2015 Porsche 911 GT3 – Special Ordered, Never Tracked
Interior Number: Black/Alcantara
Vin Number: WP0AC2A97FS183916
Exterior: Guards Red
DETAILS AND STORY
When Porsche announced the new 991 GT3 we were one of the first to get in line. We wanted a special car, say, painted to sample or something else really cool. Porsche had other ideas, and we waited and waited until word came from Zuffenhausen that there were to be no “Sample” cars. This made the ordering process harder: What do you do to build a really cool car that you can enjoy but that’s different. This is what we came up with.
Guards Red was going to be the color. Porsche wore out this color on all those 3.2 Carreras in the late 80’s but now white, silver, grey, blue, and black are worn out. They’re just way too common. Drive by your local Porsche dealer and try to find something other than those colors; it’s slim picking’s to say the least. Lots of guys just check all the boxes and leave no thought as to way they are ordering their GT3 – or any new 911 – or how their choices really affect the performance of the car. Since I had plenty of time to think about the options after a 10-month wait for paint-to-sample, I think we nailed them.
First on the list was brakes: Ceramic or the steel “Big Reds”? For us this was easy, go for the Big Reds. The Ceramic composites carry a hefty initial price tag, and a brake job will end costing around $10,000. Some would call that stupid! I’m not a Patrick Long or Jeff Zwart. And quite frankly, neither are you! If you need the yellow calipers and you have a spare $7,500, go ahead and order them. But the only difference you’ll notice is how damned squeaky they are as you pull out of your neighborhood or go cruising around town. The “Big Red’s” matched the paint, don’t squeak, have a fantastic track record behind them, and add no additional cost.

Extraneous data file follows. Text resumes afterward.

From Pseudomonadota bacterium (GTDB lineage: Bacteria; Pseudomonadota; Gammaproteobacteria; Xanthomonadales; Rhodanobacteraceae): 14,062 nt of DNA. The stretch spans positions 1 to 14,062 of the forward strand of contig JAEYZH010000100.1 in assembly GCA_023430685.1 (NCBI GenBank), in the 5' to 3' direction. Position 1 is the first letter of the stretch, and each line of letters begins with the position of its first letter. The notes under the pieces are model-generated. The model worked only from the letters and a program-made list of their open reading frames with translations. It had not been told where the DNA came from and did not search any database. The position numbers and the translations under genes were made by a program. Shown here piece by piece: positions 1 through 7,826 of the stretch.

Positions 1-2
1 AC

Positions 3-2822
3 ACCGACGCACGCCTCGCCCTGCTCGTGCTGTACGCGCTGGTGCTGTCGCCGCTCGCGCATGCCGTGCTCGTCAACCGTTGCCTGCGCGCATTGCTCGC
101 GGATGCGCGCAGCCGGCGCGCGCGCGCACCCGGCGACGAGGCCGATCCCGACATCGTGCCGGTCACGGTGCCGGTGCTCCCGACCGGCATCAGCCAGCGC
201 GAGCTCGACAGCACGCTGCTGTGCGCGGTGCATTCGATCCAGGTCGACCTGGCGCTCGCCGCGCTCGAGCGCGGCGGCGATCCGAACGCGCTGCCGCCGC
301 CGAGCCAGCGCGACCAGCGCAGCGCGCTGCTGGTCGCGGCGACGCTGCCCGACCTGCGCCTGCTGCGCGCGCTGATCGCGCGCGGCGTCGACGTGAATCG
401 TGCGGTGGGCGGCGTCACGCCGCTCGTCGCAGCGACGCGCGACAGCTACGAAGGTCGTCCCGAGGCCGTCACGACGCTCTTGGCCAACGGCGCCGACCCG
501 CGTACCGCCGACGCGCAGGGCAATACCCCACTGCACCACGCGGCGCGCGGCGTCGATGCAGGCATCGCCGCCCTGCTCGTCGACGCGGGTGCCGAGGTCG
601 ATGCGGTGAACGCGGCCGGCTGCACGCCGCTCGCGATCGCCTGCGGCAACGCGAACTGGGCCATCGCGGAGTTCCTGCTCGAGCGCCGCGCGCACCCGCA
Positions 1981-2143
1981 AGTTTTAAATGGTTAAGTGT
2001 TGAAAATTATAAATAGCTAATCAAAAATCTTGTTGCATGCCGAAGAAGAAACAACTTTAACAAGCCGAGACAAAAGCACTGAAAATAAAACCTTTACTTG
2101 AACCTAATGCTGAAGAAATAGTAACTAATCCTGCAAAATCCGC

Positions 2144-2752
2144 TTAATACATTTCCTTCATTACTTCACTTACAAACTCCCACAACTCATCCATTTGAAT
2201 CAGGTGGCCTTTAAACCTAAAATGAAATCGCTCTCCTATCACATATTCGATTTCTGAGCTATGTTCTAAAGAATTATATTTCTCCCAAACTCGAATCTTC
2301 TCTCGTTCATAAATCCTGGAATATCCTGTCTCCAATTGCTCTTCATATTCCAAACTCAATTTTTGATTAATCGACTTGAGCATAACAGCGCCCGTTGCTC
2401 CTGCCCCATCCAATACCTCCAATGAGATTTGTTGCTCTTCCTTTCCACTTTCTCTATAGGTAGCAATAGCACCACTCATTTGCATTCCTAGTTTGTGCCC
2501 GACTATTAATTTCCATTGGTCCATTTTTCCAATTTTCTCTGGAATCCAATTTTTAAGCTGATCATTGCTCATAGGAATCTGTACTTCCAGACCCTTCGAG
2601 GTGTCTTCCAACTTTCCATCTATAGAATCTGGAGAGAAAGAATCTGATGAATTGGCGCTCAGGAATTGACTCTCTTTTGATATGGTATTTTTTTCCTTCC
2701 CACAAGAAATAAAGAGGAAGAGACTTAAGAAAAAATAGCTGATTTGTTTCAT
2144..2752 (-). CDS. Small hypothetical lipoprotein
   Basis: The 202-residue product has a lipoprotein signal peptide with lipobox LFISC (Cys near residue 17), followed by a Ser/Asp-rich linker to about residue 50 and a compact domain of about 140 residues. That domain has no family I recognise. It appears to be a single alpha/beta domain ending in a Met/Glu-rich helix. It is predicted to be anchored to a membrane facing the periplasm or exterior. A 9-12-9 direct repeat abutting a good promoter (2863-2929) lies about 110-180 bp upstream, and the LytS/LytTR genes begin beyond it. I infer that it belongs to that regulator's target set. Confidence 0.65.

The next choice was the wheels. This also was a no-brainer because you had three choices: Silver, Titanium, or black. Silver sticks out too much, black always look dirty (and it’s gotten too common), but the titanium wheels add just a hint of stealth without the “Big Pimping” boy-racer look.
The interior was the fun part. Porsche lets you pick and choose to death on all the subtle details. First comes the seats; this is an easy choice if you’re going to drive the car. The racing style seats are a pain to crawl into and out of, and they lack the adjustability you need for a longer jaunt to the beach or the mountains. You’re really in them, and I hope you like your fixed seating position. The 18-way power seats will hold you in just fine on the way to work and on a track day as well, and the adjustable lumbar support and seat heater tend to make either regular or occasional outings more enjoyable. The upgraded sound system adds pleasure, and the navigation module also ensures you make it to your destination and back. The red gauges, seat belts, and stitching just add a touch more to the standard black interior without all that painted, carbon plastic all over the inside.
We ordered this car to enjoy it and we kept it for almost six months until Porsche enticed us with another opportunity. We passed the GT3 along to a local doctor with 205 miles worth of driving it to lunch and back. He has used it rarely ever since that point. This car has never seen a racetrack and he used the car to travel around to out-of-town clinics. The car is as new, never touched, (and we had a clear bra put on it when delivered.) This is simply a great, honest, non-tracked 991 GT3 that your significant other would actually like riding in for a weekend getaway.